Image: He parents
Greg Campbell  /  AP
Shaoqiang He, left, comforts his wife, Qin Luo He, as she holds their younger daughter, Avita, in their hotel room in Memphis, Tenn., in May 2004. They are battling with foster parents for custody of their older biological daughter.
updated 5/10/2007 8:49:04 PM ET 2007-05-11T00:49:04

An American couple who lost a seven-year custody fight for a young Chinese girl is trying to delay a court-ordered reunion with her biological parents by arguing that the girl is on the brink of an emotional breakdown.

Biological parents Shaoqiang and Qin Luo He contend the foster parents, Jerry and Louise Baker, are desperate to derail their long-awaited reunion with 8-year-old Anna Mae He, who has lived with the Bakers since she was an infant.

The state Supreme Court ruled in January that Anna Mae must be returned to the parents who put her in what was supposed to be temporary foster care in 1999 because of financial hardships.

On Thursday, the Supreme Court rejected a petition from the Bakers seeking to stop the reunion on grounds that the child is being traumatized by having to leave the only family she has known.

“Our sweet loving little girl is full of anger and hatred. She is crying and yelling that nobody understands her,” Louise Baker said in filings with the Supreme Court petition and a companion pleading with the Juvenile Court in Memphis, which is charged with overseeing the He family reunion.

The Juvenile Court petition asks for psychiatric care for Anna Mae and includes excerpts from a journal Louise Baker kept describing the child’s reaction to recent court-ordered visits with her biological parents.

Juvenile Court Judge Curtis Person, upset by public disclosure of journal entries, sealed all records in the case Wednesday and issued a gag order for the Bakers, the Hes and their lawyers.

The journal is “counterproductive to the eventual reunification of the minor child with her natural parents,” Person said in his order.

Person has appointed a psychologist and a lawyer to coordinate Anna Mae’s transition from the Bakers to the Hes. Their reports to the judge are confidential.

Before Person issued the gag order, the Hes’ lawyer, David Siegel, accused the Bakers’ of attempting to stir public sentiment and “inject their own psychologist into what has otherwise been a very peaceful transition.”

Siegel also said he was considering a petition asking the court to remove Anna Mae from the Baker home immediately.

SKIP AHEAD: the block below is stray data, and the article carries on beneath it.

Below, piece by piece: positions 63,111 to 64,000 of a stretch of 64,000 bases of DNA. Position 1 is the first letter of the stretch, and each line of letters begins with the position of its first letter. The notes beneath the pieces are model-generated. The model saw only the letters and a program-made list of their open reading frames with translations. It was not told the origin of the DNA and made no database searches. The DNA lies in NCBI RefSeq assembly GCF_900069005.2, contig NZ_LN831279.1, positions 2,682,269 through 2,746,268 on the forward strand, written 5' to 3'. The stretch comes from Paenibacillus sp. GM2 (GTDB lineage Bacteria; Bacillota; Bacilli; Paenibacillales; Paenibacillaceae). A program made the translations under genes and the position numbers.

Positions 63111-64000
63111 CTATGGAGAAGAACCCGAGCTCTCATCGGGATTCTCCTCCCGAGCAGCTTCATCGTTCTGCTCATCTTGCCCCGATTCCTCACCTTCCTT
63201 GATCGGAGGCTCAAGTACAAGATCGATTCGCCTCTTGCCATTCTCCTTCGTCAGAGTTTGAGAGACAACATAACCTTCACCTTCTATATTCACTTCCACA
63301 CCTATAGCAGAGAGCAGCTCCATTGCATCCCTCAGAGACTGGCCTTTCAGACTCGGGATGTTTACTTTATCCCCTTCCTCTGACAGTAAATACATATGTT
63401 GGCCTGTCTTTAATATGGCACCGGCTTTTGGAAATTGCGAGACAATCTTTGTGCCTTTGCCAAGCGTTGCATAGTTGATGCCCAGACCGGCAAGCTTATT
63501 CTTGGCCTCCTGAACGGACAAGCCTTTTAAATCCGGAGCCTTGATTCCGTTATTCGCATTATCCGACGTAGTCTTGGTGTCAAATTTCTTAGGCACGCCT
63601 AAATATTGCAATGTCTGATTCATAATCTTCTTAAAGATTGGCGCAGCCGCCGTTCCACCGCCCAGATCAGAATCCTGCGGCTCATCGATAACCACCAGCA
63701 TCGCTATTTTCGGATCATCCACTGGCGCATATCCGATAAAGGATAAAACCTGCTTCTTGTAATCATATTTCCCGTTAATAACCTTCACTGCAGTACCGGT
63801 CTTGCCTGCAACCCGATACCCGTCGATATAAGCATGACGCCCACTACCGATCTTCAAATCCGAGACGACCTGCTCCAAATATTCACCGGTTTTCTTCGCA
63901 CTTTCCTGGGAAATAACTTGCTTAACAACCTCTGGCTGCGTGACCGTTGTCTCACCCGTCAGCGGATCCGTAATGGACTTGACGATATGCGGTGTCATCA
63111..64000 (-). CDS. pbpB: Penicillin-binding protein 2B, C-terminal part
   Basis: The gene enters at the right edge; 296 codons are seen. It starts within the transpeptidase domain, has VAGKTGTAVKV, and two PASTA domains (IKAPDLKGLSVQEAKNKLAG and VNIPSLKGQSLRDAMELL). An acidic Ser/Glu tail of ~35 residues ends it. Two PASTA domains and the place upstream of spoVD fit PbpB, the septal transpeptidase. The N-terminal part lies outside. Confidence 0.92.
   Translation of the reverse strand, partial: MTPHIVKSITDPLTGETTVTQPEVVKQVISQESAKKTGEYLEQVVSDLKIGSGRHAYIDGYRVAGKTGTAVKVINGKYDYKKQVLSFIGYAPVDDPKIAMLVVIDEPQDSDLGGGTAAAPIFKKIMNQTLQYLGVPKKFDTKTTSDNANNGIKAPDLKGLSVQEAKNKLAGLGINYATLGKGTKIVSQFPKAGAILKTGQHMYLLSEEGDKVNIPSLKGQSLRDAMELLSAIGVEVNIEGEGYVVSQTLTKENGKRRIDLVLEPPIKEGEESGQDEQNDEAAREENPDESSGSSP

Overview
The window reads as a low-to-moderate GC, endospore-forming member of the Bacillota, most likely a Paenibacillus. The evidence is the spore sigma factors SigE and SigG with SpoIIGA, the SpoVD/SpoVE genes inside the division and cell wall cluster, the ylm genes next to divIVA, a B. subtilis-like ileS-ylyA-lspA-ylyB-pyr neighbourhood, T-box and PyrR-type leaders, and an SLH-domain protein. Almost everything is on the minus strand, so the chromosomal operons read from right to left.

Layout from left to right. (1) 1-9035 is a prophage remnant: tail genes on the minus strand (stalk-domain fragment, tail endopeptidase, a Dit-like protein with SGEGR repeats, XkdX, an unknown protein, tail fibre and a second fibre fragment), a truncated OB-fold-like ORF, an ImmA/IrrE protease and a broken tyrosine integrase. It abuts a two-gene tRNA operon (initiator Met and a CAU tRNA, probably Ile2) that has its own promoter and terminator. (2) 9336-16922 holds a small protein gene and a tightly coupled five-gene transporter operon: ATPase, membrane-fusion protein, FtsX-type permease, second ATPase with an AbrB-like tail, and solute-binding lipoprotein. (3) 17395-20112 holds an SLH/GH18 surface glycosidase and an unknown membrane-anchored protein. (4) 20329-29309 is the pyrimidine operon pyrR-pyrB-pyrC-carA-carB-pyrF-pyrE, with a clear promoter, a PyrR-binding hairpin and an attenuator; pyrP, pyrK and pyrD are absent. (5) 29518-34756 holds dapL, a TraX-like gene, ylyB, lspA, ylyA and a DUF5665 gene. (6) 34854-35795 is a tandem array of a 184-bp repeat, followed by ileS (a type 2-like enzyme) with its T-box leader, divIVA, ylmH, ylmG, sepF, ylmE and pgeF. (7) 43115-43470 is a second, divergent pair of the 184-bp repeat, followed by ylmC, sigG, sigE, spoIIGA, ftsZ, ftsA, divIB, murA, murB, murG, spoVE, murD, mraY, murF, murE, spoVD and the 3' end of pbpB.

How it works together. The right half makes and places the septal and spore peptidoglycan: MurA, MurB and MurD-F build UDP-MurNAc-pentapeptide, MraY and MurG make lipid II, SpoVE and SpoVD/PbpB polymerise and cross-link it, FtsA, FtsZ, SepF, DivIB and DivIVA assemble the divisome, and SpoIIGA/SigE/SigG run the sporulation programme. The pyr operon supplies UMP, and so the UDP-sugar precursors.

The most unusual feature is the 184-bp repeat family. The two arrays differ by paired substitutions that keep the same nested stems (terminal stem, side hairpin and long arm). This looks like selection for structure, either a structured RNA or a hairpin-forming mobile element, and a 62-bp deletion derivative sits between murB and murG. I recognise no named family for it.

Another foster home may be an option
The judge has the option, among others, of placing Anna Mae in a temporary foster home if the Bakers and Hes cannot cooperate on her transition, which is expected to take several more months.

Clinical psychologist John Hutson said such “neutral ground” is sometimes necessary for children forced to leave one family for another and adapt to a new set of parents.

“Her world is pitching upside down. It’s going to be traumatic,” said Hutson, who testified in a Memphis court three years ago that the Hes should have been allowed more contact with their daughter over the years.

Court orders kept the Hes from seeing Anna Mae for five years.

Anna Mae, now in second grade, refers to her parents as “the other people” and throws fits before and after visits with them, Louise Baker said in her journal. “She is crying and screaming the whole way home ... She keeps saying she will move to Antarctica so no one will find her,” the journal says.

Other entries describe physical struggles to get Anna Mae to the visits. “She is screaming, holding on to doors and door frames,” Baker writes.

Siegel described the journal as “self-serving, one-sided observations.”

The court-appointed psychologist for Anna Mae has reported no such troubles, Siegel said.

Larry Parrish, the Bakers’ lawyer, asked the Supreme Court to reconsider its reunion order because of Anna Mae’s emotional deterioration. “It may return her to the custody of the Hes in shambles,” Parrish said.

In an unanimous decision, the Supreme Court overturned a 2004 ruling by a Memphis judge that took away the Hes’ parental rights.

The Hes, in the United States so Shaoqiang He could attend the University of Memphis, lost custody of their daughter largely because of their ignorance of American law, the Supreme Court said. The Hes put Anna Mae in foster care, the court said, so she could get medical insurance they could not afford.

The Supreme Court also criticized lower Tennessee courts for letting the custody dispute drag on for so many years.

© 2013 The Associated Press. All rights reserved. This material may not be published, broadcast, rewritten or redistributed.

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